Material Technologies

Minimally invasive devices rely upon the unique properties available from a wide of polymers.  These properties are particularly critical for thin wall tubing used in endovascular applications.  These applications require materials with unique combinations of flexibility and strength properties, such as polyolefins, polyamides, polyesters, ethylene-vinyl acetate (EVA) and thermoplastic elastomers (TPEs).

Polyolefins

Polyolefins are used in a wide range of catheter applications, from dilators used in vascular introducer sets, to lumen liners in interventional catheters.  This family includes polypropylene (PP), low density polyethylene (LDPE) to high density polyethylene (HDPE). These materials are melt processible on conventional equipment, economically priced, and offer low friction properties approaching that of polytetrafluoroethylene (PTFE).

Polyamides

Polyamides, also known as nylons, and polyamide copolymers (e.g., Arkema’s Pebax® polymer) are used in a wide range of catheter shafts and outer layers. These are materials of choice in balloon and stent delivery catheters. The polyamides that dominate this catheter market are soft grades, such as nylon 11 and nylon 12. Polyamide copolymers offer a wide range of durometer and flexibility so that catheters can be designed with variable flexibility along the shafts.

Thermoplastic Elastomers

Thermoplastic elastomers (TPEs) are unique synthetic compounds that combine some of the properties of rubber with the processing advantages of thermoplastics. Like rubbers, the thermoplastic elastomers key properties are softness and flexibility. This polymer category includes thermoplastic elastomers based on polyurethanes (TPU), polyamides (COPA), polyesters (COPE), polyolefin (TPO), styrene (SBC) and vulcanizates (TPV). In general, TPUs and COPAs offer the best biocompatibility and mechanical properties for critical medical device applications such as catheter tubing, catheter balloons for catheters, strain reliefs, and more.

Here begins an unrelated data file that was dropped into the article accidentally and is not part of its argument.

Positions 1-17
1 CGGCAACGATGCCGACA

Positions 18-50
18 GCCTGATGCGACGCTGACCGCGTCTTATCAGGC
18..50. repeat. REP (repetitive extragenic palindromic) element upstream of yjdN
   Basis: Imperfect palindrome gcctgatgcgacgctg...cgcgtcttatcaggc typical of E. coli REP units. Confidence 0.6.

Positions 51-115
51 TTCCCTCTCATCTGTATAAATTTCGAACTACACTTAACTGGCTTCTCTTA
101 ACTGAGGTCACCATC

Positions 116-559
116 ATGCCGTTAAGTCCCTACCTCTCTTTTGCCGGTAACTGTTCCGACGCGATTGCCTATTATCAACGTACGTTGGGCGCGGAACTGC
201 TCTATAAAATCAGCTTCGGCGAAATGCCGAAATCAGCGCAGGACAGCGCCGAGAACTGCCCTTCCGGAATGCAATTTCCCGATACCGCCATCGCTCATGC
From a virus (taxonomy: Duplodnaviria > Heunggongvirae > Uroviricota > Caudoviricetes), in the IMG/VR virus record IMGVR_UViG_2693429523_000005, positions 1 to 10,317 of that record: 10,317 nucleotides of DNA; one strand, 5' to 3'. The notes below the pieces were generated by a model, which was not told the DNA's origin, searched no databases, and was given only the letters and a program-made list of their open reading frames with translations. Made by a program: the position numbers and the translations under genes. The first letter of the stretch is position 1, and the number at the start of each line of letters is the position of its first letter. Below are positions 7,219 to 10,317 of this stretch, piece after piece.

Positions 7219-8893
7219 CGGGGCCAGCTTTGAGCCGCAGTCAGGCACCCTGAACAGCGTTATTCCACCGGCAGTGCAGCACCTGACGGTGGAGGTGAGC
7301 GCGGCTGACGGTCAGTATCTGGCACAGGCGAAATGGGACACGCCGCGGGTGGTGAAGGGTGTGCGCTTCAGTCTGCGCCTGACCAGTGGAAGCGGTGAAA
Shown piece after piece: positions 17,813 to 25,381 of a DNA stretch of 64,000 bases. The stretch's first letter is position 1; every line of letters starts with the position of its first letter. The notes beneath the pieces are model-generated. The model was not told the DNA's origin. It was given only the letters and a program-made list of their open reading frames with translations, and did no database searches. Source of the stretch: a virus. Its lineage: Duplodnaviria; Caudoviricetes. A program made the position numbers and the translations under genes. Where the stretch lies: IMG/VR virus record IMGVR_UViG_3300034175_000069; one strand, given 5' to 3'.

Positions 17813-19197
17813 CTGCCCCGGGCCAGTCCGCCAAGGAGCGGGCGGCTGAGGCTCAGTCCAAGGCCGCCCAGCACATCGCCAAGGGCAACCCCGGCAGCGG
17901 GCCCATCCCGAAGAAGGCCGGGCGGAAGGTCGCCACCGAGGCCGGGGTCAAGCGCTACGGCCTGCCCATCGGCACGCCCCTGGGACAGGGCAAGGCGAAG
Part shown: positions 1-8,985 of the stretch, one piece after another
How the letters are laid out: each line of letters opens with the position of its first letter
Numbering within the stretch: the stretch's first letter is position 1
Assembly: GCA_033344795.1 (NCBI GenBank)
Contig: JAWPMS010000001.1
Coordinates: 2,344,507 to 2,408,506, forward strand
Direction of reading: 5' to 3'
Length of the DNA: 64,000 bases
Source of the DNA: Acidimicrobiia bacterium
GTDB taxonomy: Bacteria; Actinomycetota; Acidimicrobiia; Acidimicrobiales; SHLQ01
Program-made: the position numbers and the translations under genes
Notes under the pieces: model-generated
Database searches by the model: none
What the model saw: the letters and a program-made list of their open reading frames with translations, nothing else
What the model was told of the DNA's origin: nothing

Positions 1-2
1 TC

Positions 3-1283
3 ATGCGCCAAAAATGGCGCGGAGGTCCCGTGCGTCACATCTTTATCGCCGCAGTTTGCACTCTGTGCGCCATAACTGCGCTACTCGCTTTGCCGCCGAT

Thermoplastic Polyurethanes (TPU)

Thermoplastic polyurethanes (TPUs) are created from three chemical components: a polyol (long-chain diol), a chain extender (short-chain diol), and a diisocyanate. The soft portion of the molecular chain is created from polyol and isocyanate. This provides elastomeric properties, such as flexibility. The hard segment is created from a chain extender and isocyanate. This provides physical strength properties.

All TPUs generally offer very good abrasion resistance, low temperature flexibility, oil resistance and mechanical strength compared to other TPEs. The various types of TPUs, and unique property characteristics, are achieved through variations in polyols, chain extenders and diisocyanates.

Medical grade TPUs are manufactured from polyester, polyether and polycarbonate polyols. Polyester types offer the best mechanical properties. Polyether types offer better hydrolysis resistance and low temperature flexibility than polyester types, but are more expensive. Polycarbonate types combine excellent strength with good oxidation and hydrolytic stability, and are typically more expensive.

Isocyanates used in the manufacturing of TPU can be aromatic or aliphatic. Aromatics contain benzene rings, and are commonly used since they are tougher, stronger and less expensive than aliphatic types. Aliphatics are made with hydrocarbon backbones and no benzene rings. These isocyanates are strong, and offer good light stability and optical clarity, but lack chemical resistance.

This unique chemistry allows TPUs to be used in a wide variety of medical applications. These include catheter tubing, surgical drains, feeding tubes, dialysis devices, non-allergenic gloves, nonwoven gowns and drapes, hospital bedding, compression stockings, instrument cables, wound dressings, respiration devices, artificial hearts and more.